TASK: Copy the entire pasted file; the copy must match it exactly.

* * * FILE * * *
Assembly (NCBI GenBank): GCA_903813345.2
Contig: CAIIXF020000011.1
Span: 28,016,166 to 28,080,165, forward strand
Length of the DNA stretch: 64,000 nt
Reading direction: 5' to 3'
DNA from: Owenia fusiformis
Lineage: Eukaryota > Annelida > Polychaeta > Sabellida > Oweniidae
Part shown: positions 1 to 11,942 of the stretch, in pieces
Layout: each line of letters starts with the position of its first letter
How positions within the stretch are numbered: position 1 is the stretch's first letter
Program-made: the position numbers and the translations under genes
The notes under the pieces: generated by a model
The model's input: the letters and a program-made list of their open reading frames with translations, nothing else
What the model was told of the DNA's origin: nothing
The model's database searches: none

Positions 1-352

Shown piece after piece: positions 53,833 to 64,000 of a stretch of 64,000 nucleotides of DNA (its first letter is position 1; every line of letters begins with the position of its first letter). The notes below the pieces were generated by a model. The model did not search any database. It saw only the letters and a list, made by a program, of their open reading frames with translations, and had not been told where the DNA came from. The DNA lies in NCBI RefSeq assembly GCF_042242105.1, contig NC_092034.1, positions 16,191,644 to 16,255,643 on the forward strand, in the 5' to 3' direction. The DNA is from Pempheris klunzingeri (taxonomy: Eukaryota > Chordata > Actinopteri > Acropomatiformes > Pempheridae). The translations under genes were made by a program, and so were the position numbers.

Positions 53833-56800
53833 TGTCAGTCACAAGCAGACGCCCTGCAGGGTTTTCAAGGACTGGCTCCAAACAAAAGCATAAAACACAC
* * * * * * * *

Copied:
Assembly (NCBI GenBank): GCA_903813345.2
Contig: CAIIXF020000011.1
Span: 28,016,166 to 28,080,165, forward strand
Length of the DNA stretch: 64,000 nt
Reading direction: 5' to 3'
DNA from: Owenia fusiformis
Lineage: Eukaryota > Annelida > Polychaeta > Sabellida > Oweniidae
Part shown: positions 1 to 11,942 of the stretch, in pieces
Layout: each line of letters starts with the position of its first letter
How positions within the stretch are numbered: position 1 is the stretch's first letter
Program-made: the position numbers and the translations under genes
The notes under the pieces: generated by a model
The model's input: the letters and a program-made list of their open reading frames with translations, nothing else
What the model was told of the DNA's origin: nothing
The model's database searches: none

Positions 1-352

Shown piece after piece: positions 53,833 to 64,000 of a stretch of 64,000 nucleotides of DNA (its first letter is position 1; every line of letters begins with the position of its first letter). The notes below the pieces were generated by a model. The model did not search any database. It saw only the letters and a list, made by a program, of their open reading frames with translations, and had not been told where the DNA came from. The DNA lies in NCBI RefSeq assembly GCF_042242105.1, contig NC_092034.1, positions 16,191,644 to 16,255,643 on the forward strand, in the 5' to 3' direction. The DNA is from Pempheris klunzingeri (taxonomy: Eukaryota > Chordata > Actinopteri > Acropomatiformes > Pempheridae). The translations under genes were made by a program, and so were the position numbers.

Positions 53833-56800
53833 TGTCAGTCACAAGCAGACGCCCTGCAGGGTTTTCAAGGACTGGCTCCAAACAAAAGCATAAAACACAC